President Yoweri Museveni of Uganda has been accused of trying to manipulate the country's constitutional review process to entrench himself.
Museveni: Accused of manipulating the constitution to remain in power
Former Ugandan President Milton Obote, who was twice deposed by the army and who now lives in exile in Zambia, says that President Museveni's "infamous desire to be Czar of Uganda" is now clear.
Mr Obote opposes the lifting of the term limit on the presidency before a provision for competitive multi-party politics is put in place, similar to those in countries like Britain, India and South Africa.
Vice-President Gilbert Bukenya last week presented the cabinet's proposals to the constitutional review commission under which the ruling Movement sought to lift the two-term limit for a serving president.
If the proposals are approved in a national referendum it would mean that President Museveni, who has been in power since 1986, could vie for power in the 2006 elections.
Mr Obote said in a statement that President Museveni has reached a stage where he is incapable of differentiating between the demands of the people and his own interests.
Although observers say that Mr Obote himself enjoys little support inside Uganda, the party he led before he was overthrown, the Uganda People's Congress, enjoys widespread support in the northern regions such as Gulu and it could use Mr Obote's sentiments to whip up anti-Museveni sentiments.
A senior Ugandan government minister has already sharply criticised the ruling Movement's decision to seek the lifting of the two term limit for a serving president.
Local Government Minister Bidandi Ssali said he was very disappointed that delegates to a recent national conference were not given the opportunity to consider the issue in detail.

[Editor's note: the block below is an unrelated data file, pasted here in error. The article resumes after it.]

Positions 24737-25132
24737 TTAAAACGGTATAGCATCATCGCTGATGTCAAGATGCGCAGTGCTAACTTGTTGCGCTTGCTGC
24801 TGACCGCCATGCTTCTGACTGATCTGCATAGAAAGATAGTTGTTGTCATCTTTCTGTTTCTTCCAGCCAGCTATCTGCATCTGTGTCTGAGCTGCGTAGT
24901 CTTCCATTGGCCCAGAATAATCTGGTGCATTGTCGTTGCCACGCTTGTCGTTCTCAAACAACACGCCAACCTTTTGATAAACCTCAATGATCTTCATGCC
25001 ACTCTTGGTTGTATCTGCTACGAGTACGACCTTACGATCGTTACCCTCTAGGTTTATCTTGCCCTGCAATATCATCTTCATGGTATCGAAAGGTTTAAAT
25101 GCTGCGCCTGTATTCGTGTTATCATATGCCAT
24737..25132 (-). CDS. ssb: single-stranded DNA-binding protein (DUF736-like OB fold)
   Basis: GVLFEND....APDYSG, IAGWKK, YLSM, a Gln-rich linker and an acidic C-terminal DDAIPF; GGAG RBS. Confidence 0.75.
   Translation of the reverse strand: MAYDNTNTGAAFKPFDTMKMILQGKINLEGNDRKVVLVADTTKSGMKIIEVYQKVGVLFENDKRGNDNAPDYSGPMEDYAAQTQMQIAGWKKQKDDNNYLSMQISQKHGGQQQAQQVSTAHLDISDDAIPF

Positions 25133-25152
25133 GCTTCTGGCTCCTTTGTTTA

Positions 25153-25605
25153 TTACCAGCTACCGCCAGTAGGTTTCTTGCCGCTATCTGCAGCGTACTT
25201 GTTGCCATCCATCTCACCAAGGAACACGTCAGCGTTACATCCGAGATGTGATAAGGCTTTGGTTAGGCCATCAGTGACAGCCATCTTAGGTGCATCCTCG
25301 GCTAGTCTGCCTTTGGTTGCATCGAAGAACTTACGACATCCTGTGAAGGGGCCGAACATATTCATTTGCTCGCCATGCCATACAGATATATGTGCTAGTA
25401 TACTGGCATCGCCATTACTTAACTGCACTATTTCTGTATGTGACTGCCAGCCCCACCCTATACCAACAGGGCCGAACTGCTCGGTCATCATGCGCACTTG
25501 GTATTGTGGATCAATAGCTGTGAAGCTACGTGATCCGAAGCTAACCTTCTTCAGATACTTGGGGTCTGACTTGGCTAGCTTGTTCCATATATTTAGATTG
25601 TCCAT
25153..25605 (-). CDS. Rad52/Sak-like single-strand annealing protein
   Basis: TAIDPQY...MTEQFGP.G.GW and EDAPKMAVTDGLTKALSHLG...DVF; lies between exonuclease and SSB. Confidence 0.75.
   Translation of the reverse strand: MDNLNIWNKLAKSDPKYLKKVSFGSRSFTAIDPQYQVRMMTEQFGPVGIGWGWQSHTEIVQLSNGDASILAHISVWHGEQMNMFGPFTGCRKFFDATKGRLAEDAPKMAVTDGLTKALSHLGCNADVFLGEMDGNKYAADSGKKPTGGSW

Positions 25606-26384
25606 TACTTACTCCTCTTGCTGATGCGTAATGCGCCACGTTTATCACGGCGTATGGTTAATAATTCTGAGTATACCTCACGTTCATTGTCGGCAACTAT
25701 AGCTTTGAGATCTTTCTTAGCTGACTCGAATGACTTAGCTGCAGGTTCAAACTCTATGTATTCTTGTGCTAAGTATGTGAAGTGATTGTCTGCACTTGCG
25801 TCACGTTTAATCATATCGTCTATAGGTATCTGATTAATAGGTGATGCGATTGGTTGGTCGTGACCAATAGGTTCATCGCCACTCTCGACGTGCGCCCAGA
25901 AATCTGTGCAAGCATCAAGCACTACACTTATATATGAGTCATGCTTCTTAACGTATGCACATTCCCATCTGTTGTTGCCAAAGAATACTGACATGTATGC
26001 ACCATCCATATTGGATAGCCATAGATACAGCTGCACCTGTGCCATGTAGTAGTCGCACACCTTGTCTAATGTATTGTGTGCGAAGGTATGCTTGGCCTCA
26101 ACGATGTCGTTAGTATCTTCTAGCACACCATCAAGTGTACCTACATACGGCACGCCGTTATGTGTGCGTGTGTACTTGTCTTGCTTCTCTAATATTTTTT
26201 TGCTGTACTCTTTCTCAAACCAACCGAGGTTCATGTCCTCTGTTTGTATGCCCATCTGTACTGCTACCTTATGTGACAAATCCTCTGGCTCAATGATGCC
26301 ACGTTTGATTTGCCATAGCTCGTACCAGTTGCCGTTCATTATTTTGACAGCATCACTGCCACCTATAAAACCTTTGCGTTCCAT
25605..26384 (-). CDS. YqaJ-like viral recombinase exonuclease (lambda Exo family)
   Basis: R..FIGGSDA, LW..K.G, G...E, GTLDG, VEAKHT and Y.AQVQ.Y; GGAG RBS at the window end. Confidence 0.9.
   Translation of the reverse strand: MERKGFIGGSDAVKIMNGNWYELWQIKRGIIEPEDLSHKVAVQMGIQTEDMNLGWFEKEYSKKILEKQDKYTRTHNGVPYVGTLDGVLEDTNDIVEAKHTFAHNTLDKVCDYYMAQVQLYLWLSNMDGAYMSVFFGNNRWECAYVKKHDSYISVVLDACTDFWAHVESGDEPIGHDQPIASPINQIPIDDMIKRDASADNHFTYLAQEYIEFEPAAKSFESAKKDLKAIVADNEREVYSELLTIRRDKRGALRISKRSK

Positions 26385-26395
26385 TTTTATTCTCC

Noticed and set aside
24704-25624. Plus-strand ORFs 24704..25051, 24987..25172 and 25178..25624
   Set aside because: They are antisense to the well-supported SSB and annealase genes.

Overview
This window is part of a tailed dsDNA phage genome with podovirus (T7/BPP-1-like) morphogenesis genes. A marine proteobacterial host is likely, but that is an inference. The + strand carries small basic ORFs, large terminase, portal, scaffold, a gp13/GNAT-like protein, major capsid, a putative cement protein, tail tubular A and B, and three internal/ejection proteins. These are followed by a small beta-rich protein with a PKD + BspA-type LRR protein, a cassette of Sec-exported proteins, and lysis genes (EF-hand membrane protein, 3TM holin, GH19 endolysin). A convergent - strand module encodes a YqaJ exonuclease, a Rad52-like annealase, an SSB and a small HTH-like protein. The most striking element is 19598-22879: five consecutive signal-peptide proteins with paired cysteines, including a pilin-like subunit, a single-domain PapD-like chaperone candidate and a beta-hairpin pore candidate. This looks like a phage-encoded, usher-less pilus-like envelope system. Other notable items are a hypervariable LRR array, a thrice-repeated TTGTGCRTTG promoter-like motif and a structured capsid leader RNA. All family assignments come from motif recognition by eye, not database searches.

A new opposition radio station linked to Mr Obote is also being used to drive Mr Obote's point more forcefully.
Uganda has held elections but parties are restricted
In its first broadcast, Radio Rhino International-Africa carried a recorded message from Mr Obote in which he described President Museveni's government as a dictatorship that had committed widespread massacres and engaged in military interference in neighbouring countries.
The radio station, broadcasting in shortwave from Germany, earlier also claimed to be linked to Kizza Besigye, a losing candidate in the 2001 presidential election - but Mr Besigye denied he was connected in any way to Radio Rhino.
For the past 17 years, political parties in Uganda have been severely restricted under the political arrangement known as the Movement system.
Following years of war, the system was designed to be all-inclusive and prevent the population being split along religious and ethnic lines.
It is felt that the Movement system has stabilised the country, but there has been growing pressure for more democracy in the country.